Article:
Allen Crabbe and Jorge Gutierrez made just two shots each and shot 20% and 28.6% from the floor respectively, but the third man in the big three, Justin Cobbs, more than made up for the lack of production from the other two. His career high 28 points combated Devoe Joseph’s career high 33 for the Oregon Ducks, and the California Golden Bears came back after losing for most of the second half to win 86-83 in a crushing road loss for the Oregon Ducks.
Cal has now won nine straight against the Ducks and have further cemented themselves as the team to beat in the conference. The home court advantage played a crucial role in this victory, because the team got behind the home crowd and put forth an emotional final five minutes to take this game.
Cobbs and Joseph were both nasty, as both stars put in top performances in an important Pac-12 game. The Cal star had four steals, three rebounds, and eight assists to supplement his 13 for 19 shooting performance. Meanwhile, the clutch Joseph came through with 33 points on perfect free throw shooting (9 for 9) and 4 for 9 three point shooting. Joseph also went 10 for 17 overall, but he was less efficient than Cobbs, despite the higher point total. He also did not contribute as much in the other facets of the game, so Cobbs had the better overall game (+37 EFF to +26 EFF). Through all those possessions, Joseph had three turnovers compared to none from Cobbs. That’s right, he had an insane +37 EFF and did not turn the ball over once.
Although Carlos Emory and Olu Ashaolu both had good games off of the bench and went 5 for 8 and 3 for 4 from the field respectively, despite the fact that each of them had three turnovers. Emory had four assists and four rebounds, and he also made his presence known defensively with three steals. In fact, Garrett Sim was the only other player on the Oregon Ducks to have a steal.
Last week’s Pac-12 POW E.J. Singler had a poor game, and he and Sim both went 3 for 9. Another thing in common between Devoe Joseph’s and Justin Cobbs’s career-high performances was the fact that the two other players in their respective big three’s had down games. Singler was playing so well recently, and Sim has always been a great shooter, so their disappointing games were somewhat of a surprise. Emory and Ashaolu helped to make up for some of that lost production, but it is difficult to replace the missing outputs from two three-win players.
David Kravish and Harper Kamp, however, made up for the lost production from Crabbe and Gutierrez by scoring a combined 33 points. Kravish went 5 for 6 with eight rebounds, but things could have been better for him had he made more than three of his seven free throw attempts. Kamp was even better, as he hit 20 points on just 11 shots and made all of his six shots from the charity stripe. Kamp did have four turnovers, but he made up for it with six rebounds.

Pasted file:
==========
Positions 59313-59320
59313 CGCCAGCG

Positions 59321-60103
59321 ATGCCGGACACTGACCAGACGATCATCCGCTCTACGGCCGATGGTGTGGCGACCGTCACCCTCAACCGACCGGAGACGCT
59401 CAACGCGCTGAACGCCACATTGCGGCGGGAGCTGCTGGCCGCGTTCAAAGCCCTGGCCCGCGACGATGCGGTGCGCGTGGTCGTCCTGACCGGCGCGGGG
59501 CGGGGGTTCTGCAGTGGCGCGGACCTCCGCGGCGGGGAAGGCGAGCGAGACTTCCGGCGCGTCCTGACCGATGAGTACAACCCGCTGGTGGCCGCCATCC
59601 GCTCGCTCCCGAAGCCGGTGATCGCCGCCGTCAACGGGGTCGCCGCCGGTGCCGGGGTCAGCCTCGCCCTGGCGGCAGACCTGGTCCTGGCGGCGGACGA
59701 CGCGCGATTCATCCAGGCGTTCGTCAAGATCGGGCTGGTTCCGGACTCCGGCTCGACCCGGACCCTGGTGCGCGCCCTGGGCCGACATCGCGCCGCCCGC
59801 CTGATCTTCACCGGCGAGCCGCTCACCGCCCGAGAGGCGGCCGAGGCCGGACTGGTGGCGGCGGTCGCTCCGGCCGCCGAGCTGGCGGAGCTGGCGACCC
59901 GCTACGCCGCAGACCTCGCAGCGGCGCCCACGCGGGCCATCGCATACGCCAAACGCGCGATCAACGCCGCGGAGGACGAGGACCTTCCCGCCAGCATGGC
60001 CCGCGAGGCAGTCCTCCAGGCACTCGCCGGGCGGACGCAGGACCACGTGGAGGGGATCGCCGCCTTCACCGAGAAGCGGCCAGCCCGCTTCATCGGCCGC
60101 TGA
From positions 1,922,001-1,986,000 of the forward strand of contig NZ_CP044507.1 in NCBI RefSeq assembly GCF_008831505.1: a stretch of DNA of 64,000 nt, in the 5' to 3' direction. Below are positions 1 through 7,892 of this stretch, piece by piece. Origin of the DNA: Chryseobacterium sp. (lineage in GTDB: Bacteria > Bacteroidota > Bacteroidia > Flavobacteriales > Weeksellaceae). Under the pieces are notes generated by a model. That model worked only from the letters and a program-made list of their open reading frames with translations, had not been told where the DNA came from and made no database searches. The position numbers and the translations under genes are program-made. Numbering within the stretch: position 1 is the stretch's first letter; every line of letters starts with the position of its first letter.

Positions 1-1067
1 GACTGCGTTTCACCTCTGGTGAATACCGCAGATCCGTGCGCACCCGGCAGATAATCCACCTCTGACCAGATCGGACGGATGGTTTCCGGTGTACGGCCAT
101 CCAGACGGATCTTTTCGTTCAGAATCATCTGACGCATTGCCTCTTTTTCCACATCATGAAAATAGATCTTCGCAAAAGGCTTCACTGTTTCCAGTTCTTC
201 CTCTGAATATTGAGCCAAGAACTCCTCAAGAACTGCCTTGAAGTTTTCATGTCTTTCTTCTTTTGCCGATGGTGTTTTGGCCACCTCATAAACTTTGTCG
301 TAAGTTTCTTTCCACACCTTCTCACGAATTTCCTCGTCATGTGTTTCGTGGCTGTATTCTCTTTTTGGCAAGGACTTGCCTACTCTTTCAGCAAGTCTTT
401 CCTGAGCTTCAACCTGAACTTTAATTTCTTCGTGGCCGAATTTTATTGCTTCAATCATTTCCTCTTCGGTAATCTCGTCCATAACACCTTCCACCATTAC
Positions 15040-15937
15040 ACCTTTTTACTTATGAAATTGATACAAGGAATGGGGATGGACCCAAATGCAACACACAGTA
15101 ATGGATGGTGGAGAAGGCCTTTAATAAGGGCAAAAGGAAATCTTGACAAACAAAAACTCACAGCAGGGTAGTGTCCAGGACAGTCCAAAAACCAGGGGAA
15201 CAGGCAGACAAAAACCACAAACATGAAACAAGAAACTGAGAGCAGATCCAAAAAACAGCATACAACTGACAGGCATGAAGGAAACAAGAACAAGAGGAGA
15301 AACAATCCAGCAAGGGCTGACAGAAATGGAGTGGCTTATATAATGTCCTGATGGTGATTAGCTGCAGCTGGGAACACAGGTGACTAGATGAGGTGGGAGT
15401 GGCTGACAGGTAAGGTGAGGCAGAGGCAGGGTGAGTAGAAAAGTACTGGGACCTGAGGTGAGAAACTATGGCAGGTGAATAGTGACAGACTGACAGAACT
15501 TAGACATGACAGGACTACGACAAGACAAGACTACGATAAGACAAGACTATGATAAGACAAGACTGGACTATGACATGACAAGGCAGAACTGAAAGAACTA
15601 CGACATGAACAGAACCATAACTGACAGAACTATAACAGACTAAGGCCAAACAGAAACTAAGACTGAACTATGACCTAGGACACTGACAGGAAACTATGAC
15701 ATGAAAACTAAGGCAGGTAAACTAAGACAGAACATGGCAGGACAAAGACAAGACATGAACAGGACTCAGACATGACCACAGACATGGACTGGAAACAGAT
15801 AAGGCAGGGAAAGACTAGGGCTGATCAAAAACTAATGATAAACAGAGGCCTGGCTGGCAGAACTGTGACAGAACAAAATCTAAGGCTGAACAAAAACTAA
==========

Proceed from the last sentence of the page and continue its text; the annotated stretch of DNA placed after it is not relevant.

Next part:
Both of these teams were killing it on offense, but the Ducks held the advantage with their terrific 59 eFG% (57.4% for Cal). However, turnovers were the difference in this game, because the Oregon Ducks turned the ball over on about a quarter of their possessions. This is unacceptable, and it makes the usually consistent Singler’s performance look even worse. In a crucial game, your star cannot afford to have as many turnovers and fouls as points. The Golden Bears committed a turnover on 15.5% of their plays, and thus finished with 1.13 points per possession compared to 1.09 for the Ducks. Both are high efficiency rates, but the more efficient team almost always wins in a close contest. That slight advantage was enough, and the turnovers were certainly the difference.
Anyway one wants to slice it, the California Golden Bears proved that they were the better team by coming back and not dropping one at home. Again, this is the paramount team in the Pac-12 and a team that needs to get ranked in the top 25. The Oregon Ducks put forth an encouraging performance, but they will be disappointed with the fact that they let this game slip by. It’s difficult to beat a great team on the road, especially when said team is nearly unstoppable at home. The Ducks missed a glorious chance to put their name into the NCAA tournament list, and some are saying that this loss proves the Ducks aren’t a tournament team. Whatever the case, the Ducks played well, but they didn’t play well enough to win. At this point in the season, there is no such thing as a quality loss or a moral victory. Unless, of course, a team has a losing record. The Oregon Ducks don’t, so there is no way that this loss sits well with the players and fans in Eugene.
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